How the Wind Chill Makes Cold Days Even Worse
A cold morning is bad enough, but when it’s both cold and windy, it's tempting to just stay in bed. There’s something about the wind that makes a winter day feel downright oppressive, and—science to the rescue!—we have a way to help you understand just how miserable it’ll make you feel. It’s called the wind chill, and even though some cynical folks like to brush it off as a made-up scare number, it’s a real value that’s grounded in sound science.
The wind chill is a value that tells you how cold it feels to your body when you combine the actual air temperature with the wind speed. If the air temperature is 25°F and the wind is blowing at 10 miles per hour, for instance, the wind chill is 15°F; in other words, the combined chill of the cold air plus the breeze makes your body react the same way as if the air temperature were really 15°F.
Scientists used detailed human studies to figure out how a cold wind affects your body’s ability to retain heat, and they came up with an equation to figure out what it feels like to your skin when it’s a certain temperature with a certain wind speed. Colder temperatures and stronger winds bring about colder wind chills. Once the wind chill reaches a certain level, though, it gets to be downright dangerous. If it’s exactly 0°F and the wind is blowing at 15 MPH, the wind chill at that moment is -19°F—if you’re outside without gloves in that kind of weather, it would only take 30 minutes for your hands to develop frostbite. As the wind chill gets colder, frostbite (and hypothermia) set in even faster.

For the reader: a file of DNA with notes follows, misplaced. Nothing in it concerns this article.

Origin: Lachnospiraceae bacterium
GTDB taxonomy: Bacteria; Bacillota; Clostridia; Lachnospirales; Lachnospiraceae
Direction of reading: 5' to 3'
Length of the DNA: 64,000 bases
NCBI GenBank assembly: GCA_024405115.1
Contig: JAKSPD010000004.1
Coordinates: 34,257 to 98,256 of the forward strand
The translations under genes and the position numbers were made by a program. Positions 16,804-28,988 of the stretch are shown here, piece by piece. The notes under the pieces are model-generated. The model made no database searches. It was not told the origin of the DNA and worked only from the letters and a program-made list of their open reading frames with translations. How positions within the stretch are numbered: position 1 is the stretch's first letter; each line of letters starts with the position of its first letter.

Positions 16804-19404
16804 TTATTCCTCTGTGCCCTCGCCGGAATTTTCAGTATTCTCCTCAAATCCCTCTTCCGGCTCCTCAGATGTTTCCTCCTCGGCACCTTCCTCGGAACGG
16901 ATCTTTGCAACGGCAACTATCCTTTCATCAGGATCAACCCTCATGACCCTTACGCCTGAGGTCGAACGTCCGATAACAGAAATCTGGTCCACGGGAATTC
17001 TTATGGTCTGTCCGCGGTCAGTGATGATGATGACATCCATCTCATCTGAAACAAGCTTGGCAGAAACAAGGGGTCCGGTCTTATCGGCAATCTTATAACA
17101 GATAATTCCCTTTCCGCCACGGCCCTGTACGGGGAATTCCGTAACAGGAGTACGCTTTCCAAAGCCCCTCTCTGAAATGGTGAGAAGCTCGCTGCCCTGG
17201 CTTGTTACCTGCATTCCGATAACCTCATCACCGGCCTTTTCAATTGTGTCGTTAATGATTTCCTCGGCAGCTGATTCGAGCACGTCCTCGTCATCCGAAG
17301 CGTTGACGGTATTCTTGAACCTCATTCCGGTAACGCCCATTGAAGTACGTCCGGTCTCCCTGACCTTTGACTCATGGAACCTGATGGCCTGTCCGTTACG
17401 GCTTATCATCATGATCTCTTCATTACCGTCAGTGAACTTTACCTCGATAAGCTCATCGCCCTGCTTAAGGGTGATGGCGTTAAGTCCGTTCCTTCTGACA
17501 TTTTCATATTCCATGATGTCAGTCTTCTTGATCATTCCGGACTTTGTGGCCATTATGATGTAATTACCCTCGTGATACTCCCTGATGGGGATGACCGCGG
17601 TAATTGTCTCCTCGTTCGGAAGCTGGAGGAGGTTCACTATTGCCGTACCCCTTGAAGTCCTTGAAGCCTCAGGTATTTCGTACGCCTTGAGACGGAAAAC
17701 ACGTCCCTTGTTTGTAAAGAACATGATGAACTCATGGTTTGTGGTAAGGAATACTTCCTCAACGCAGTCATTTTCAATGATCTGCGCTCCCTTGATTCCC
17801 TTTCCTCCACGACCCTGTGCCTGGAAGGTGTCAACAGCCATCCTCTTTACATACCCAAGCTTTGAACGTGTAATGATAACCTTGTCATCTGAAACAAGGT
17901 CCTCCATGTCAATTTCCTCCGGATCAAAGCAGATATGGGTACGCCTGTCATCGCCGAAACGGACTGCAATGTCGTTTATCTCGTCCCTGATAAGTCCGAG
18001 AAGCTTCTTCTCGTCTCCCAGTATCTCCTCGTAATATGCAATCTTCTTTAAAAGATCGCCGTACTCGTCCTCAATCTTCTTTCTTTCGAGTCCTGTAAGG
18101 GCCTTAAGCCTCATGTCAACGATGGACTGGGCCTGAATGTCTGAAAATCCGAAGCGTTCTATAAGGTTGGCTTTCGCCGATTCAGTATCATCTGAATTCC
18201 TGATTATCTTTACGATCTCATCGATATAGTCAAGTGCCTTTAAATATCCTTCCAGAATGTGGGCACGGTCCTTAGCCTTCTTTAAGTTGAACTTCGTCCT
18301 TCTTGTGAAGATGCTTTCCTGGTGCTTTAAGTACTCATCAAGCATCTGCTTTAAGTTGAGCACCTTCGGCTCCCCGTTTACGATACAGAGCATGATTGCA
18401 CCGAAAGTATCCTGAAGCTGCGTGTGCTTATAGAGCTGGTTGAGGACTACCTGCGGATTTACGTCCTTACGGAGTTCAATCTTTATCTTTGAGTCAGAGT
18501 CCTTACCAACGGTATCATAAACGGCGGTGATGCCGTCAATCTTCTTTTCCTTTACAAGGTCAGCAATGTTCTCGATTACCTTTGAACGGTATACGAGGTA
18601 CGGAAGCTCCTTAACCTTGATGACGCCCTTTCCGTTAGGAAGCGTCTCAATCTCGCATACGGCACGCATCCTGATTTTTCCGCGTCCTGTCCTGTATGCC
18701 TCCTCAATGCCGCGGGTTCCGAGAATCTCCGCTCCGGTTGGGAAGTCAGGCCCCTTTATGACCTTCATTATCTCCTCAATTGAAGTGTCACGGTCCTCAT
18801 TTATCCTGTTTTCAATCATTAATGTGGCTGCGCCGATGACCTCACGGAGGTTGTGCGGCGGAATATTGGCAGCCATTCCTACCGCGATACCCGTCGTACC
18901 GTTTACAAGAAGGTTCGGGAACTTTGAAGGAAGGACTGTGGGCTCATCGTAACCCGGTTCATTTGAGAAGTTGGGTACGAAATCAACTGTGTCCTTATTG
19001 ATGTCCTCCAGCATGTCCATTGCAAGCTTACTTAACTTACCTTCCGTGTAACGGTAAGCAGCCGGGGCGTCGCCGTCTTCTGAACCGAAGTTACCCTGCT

Why does the wind affect how your body reacts to cold temperatures? Your body generates a lot of heat, and you lose a significant portion of that heat through exposed body parts like your hands, arms, and face. Some of the heat radiating away from your body lingers near your exposed skin sort of like a bubble. This bubble of warm air acts like a natural blanket, protecting you from experiencing the full effects of the cold air.
When the wind blows, however, it removes this layer of warm air around your skin, putting the full force of the frigid air in direct contact with your body. As your skin grows colder, your body has to work harder to generate enough heat to prevent injury. The longer your body is exposed to the cold air, the harder it has to work.
If you stay outside too long, your body will eventually start working to warm your internal organs instead of your extremities, chilling your arms and legs to the point of frostbite. Stay in the great outdoors unprotected a little longer and your internal temperature could drop low enough that you slip into hypothermia that might lead to organ failure or even death.
Don’t ignore your friendly neighborhood weather person when he or she tells you that the wind chill is dangerously low. Even though it seems silly that meteorologists make a big deal about cold weather in the middle of the winter, sometimes the combination of the cold and wind makes it downright dangerous to be outside for any length of time without extensively covering every square inch of exposed skin. Covering up from head to toe isn’t always possible, though, so if you find yourself stuck outside when it’s so cold it could kill you, shielding yourself from the wind is a good way to stave off injury long enough to get inside unharmed. So if you're in one of the regions in the U.S. going through a brutal cold snap this weekend, be smart and stay warm.